Pumpin': Circulatory System run through the Rose
The Parlor Scouts, The Instruments, Pipes You See, Pipes You Don't, and Circulatory System
at Tokyo Rose
Saturday, April 26.
I missed the indie-rock barrage that is Circulatory System when they played Tokyo Rose last year, partly thanks to the band going on after 2am, and partly because of the whispered promises of my monogamous make-out partner of the time, but this year nothing was going to hold me back.
Saturday was the day of debauchery and sundresses known as Foxfield, but it was hard to say if any of the sizable (yet motley, extremely motley) crowd assembled in the basement of the Rose had participated in the event. Yeah, sure there were overly intoxicated souls at the show, but I know most of them, and they're always like that.
The Parlor Scouts took the number two position (True Love Always was on first, but I missed most of their set) and quickly left most of the audience in dumbfounded disbelief. The group had all the makings of a damn good (but ordinarily good) indie-rock act, but the added element that made the group so unbelievable was their 20-something vocalist arrayed in Mary Janes, tights, and a First-Communion dress.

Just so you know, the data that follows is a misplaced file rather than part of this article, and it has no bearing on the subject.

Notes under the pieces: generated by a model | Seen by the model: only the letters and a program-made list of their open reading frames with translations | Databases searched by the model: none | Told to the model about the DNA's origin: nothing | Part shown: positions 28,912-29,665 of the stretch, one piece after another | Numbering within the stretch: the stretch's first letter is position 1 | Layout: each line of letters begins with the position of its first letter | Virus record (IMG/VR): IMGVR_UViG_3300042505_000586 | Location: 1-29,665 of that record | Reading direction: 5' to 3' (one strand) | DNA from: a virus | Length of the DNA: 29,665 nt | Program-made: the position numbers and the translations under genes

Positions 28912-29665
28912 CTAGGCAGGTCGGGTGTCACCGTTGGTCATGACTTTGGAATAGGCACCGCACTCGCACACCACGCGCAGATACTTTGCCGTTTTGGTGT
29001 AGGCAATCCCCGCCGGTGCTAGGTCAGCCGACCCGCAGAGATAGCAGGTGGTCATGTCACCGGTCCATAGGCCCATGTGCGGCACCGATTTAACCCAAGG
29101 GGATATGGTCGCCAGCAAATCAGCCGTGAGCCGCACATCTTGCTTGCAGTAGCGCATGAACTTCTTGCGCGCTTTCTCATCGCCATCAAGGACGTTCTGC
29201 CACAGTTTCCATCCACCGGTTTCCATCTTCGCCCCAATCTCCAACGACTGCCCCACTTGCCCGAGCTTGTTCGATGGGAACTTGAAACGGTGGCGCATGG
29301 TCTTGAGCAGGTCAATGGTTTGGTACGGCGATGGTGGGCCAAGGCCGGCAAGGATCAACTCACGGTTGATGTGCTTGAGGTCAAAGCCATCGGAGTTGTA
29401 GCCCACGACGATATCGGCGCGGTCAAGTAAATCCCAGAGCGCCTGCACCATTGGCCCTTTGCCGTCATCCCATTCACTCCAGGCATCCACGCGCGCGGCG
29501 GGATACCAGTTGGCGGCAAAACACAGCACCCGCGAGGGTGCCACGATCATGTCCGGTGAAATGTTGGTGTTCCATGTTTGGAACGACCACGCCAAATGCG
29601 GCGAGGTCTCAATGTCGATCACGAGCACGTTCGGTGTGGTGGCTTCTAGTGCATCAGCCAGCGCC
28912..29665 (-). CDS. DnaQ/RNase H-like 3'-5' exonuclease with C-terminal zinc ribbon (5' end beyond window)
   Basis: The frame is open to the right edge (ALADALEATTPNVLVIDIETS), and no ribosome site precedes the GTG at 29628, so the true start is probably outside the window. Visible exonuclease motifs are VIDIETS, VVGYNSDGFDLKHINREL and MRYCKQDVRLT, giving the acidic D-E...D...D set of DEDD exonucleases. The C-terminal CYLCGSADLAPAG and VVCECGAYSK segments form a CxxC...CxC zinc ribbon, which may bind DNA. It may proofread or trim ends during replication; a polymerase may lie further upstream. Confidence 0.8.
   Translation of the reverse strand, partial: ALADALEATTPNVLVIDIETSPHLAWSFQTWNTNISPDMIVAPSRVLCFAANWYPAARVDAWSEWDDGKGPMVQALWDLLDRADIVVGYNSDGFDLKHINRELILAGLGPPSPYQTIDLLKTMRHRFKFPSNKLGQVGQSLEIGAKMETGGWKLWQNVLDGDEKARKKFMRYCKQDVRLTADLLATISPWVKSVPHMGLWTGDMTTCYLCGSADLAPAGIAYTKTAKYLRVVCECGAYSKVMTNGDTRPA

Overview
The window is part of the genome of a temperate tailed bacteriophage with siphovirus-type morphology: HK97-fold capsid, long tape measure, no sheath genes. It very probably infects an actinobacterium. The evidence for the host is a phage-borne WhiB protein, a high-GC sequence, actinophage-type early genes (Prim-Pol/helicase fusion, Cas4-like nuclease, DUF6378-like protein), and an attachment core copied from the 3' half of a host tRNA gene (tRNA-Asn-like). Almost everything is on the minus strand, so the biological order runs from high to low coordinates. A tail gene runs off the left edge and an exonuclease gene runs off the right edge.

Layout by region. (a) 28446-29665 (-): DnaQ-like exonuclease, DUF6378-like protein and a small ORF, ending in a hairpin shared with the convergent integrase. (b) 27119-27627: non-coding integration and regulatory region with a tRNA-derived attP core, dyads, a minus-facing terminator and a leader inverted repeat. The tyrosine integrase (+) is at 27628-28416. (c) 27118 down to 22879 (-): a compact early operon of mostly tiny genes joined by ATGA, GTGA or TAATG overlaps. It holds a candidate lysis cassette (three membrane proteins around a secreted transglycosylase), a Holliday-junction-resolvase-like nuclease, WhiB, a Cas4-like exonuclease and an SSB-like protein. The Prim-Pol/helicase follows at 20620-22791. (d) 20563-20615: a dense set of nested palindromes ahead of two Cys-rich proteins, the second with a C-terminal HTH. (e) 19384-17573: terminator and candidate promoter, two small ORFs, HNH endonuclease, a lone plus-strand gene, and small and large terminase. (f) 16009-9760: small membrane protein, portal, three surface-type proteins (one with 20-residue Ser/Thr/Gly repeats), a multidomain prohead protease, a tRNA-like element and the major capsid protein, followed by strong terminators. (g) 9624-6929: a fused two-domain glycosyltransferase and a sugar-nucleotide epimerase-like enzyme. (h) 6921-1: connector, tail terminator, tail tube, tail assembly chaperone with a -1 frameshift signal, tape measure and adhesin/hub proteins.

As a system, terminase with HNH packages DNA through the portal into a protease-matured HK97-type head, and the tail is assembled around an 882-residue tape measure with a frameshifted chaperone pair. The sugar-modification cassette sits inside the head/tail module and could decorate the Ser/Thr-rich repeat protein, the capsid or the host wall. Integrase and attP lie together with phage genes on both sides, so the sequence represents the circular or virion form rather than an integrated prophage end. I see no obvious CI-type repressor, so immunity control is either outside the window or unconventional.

Seemingly foreign (possibly French), the young lady pranced, slunk, and gestured from the stage– a commanding presence in a pixie cut– part Debby Harry, part Bjork, but mostly, to quote another, "a punk rock Betty Boop."
After setting up for what seemed like an hour, the first of two Circulatory System side projects took the stage. The Instruments played generally somber tunes on acoustic guitar, drums, keyboard, and clarinet, with vocals by Circulatory System bassist/cellist Heather McIntosh. The more straight-ahead band, Pipes You See, Pipes You Don't, was on next- this is the side project of Circulatory System's keyboardist, Peter Erchick, who played guitar, sang, and seemingly "just wanted to rock."
From the first few chords of Circulatory System it was plain to see why the group is called the main project rather than the side- they instantly drew the audience in with their huge complete sound and complicated yet catchy rock songs.
A little trading of instruments was required before CS could go on, most noticeably the removal of singer/guitarist Will Hart from behind the drum kit to take his place at the front of the stage, and the appearance of an additional two drummers, playing in unison.
Circulatory System blew my socks completely off, combining bombastic instrumental performances and solid songwriting with Hart's strong Jim Morrison-meets-J-Mascis (Dinosaur Jr) vocals. It was a fast-paced show where songs almost seemed to flow into each other, and you never wanted it to stop.
The show was worth every penny of the $7 admission price; all the groups were pretty great, although in the end it was definitely Circulatory System by a nose.